The Continuous Emission Spectrum

James Richard Fromm

All objects will emit light, whether visible or not, when they are given sufficient energy in the form of heat. The emission of this light, or electromagnetic radiation, is one of the ways in which objects can lose energy to their lower-temperature surroundings. The light is emitted as a continuous spectrum of all frequencies, but the distribution of the emitted energy depends on the temperature of the object which is radiating. As the temperature of the emitting object increases, the distribution shifts toward emission of higher-energy (higher-frequency) light. Moderately warm objects, such as our bodies, emit light in the low-energy infrared region of the electromagnetic spectrum. Hotter objects, such as the tungsten filament of an electric lamp, the sun, or an open fire emit light which contains more of the blue, violet, and ultraviolet region of the spectrum at still higher energies.

An ideal or perfect radiation source, which is called a black body, emits a continuous spectrum of light of all frequencies. The spectral distribution, the distribution of energy among the frequencies of the spectrum, of a black body, depends only upon the temperature of the body. The higher the temperature of the source the greater the proportion of light in the higher-energy region of the spectrum as shown on the left-hand side of the Figure below.

Real bodies behave in a way similar but not identical to ideal black bodies. Our sun emits radiation very similar to that of a black body at 6000 K; the much hotter blue-white star Sirius emits radiation very similar to that of a black body at 11000 K. These temperatures are believed to be the actual surface temperatures of the stars.

Experimentally, a nearly ideal black body is not difficult to construct. A hollow object such as a furnace with a small hole in it will, when heated, emit light from the internal cavity through the hole. If the hole is small the walls can be held at a constant temperature T which will also be the temperature of the interior of the cavity. It is found that the power, or energy/time quotient, of the radiation emitted from the hole, P, depends only upon the temperature of the cavity. The form of this dependence is given by the Stefan-Boltzmann equation:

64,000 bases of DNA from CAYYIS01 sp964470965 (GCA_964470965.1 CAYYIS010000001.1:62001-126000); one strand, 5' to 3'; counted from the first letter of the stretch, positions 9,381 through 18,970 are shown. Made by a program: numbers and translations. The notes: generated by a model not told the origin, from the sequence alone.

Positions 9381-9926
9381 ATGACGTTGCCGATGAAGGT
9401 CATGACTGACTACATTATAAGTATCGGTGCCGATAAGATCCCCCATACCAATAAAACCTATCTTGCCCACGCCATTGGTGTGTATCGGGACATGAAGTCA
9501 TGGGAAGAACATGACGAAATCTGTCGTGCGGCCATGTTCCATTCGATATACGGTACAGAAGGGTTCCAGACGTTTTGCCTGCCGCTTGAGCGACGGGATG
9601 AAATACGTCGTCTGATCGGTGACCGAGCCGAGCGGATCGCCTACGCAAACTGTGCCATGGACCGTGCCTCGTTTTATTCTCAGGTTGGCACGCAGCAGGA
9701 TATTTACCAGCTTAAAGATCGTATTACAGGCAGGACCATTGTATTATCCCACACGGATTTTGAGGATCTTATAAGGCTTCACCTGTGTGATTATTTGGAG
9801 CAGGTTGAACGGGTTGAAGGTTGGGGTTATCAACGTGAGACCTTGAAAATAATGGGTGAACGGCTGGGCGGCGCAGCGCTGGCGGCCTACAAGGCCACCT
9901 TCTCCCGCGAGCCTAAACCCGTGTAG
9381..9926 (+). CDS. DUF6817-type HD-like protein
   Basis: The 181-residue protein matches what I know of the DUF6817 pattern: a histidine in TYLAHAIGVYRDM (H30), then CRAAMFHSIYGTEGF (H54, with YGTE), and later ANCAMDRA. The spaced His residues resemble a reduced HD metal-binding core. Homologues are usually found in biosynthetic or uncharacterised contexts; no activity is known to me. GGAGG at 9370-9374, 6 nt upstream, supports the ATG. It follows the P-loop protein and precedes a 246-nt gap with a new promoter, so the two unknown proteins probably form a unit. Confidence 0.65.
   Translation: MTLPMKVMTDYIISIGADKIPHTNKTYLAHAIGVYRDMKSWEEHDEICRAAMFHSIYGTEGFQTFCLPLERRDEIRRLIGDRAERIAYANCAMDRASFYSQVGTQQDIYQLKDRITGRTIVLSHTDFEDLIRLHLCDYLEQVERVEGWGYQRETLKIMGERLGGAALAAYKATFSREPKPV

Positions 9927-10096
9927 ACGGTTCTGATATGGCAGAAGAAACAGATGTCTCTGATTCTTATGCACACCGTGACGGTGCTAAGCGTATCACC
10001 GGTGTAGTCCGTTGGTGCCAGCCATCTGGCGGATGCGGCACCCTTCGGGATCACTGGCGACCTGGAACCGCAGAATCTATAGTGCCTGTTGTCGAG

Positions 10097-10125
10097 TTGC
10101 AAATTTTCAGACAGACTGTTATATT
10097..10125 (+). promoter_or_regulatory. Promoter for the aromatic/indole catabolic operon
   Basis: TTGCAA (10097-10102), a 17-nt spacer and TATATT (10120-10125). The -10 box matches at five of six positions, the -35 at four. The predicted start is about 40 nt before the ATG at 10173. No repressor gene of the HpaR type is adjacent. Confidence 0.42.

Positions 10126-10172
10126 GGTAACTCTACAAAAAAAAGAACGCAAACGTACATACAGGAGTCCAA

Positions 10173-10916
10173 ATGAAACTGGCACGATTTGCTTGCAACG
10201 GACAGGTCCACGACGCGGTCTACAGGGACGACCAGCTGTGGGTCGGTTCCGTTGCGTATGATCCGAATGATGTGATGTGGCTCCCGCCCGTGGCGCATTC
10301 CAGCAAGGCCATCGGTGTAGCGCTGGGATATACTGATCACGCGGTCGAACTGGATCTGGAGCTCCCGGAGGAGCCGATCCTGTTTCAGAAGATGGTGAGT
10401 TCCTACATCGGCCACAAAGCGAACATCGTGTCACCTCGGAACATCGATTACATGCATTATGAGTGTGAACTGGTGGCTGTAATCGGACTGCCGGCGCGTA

P = E/t = sT4

where T is the absolute temperature and s, the Stefan-Boltzmann constant more commonly symbolized by the Greek lower-case sigma, has the value 5.67051(19) x 10-8 J m-2s-1K-4. This relationship is obeyed regardless of the size or material of the cavity.

The Stefan-Boltzmann constant is now known to be a combination of more fundamental constants, 8(pi)5k4/60h3c2, and so the Stefan-Boltzmann law could be written as:

P = E/t = [8(pi)5/60h3c2](kT)4

The significance of the law remains the same: the energy or the power emitted increases as the fourth power of the absolute temperature.

As indicated earlier, the light emitted by a black body is a continuous spectrum of all wavelengths. The energy emitted at each wavelength can be measured. A typical plot is shown on the right-hand side of the Figure above; both the shape and the location of the wavelength maximum depend upon the temperature.

It is expected that the intensity or power of radiation should increase with increasing frequency. For a collection or assembly of oscillators of frequency f (more commonly symbolized by Greek lower-case nu), the energy emitted will be 8(pi)f 2E/c3 when each oscillator has energy E. It does not matter whether the oscillators, which are the sources of electromagnetic radiation, fill the cavity or line its walls; the result will remain the same. By 1900, Rayleigh and Jeans had postulated that the energy of an oscillator would be simply kT, where k is the Boltzmann constant and T is the absolute temperature. This gives the total energy E(f) emitted at frequency f in the form of the Rayleigh-Jeans equation:

E(f) = [8(pi)f 2/c3]kT

The Rayleigh-Jeans equation does in fact fit the observed spectrum of black-body radiation, but only at lower frequencies. As the frequencies increase and wavelengths shorten toward the ultraviolet region of the electromagnetic spectrum, the prediction of the Rayleigh-Jeans equation rapidly deviates from experimental observation -- and also from any other reasonable theory, for at very short wavelengths the predicted energy emission of a black body approaches infinity! This absurdity became known as the "ultraviolet catastrophe", and appears as the dashed line in the above Figure.

Copyright 1997 James R. Fromm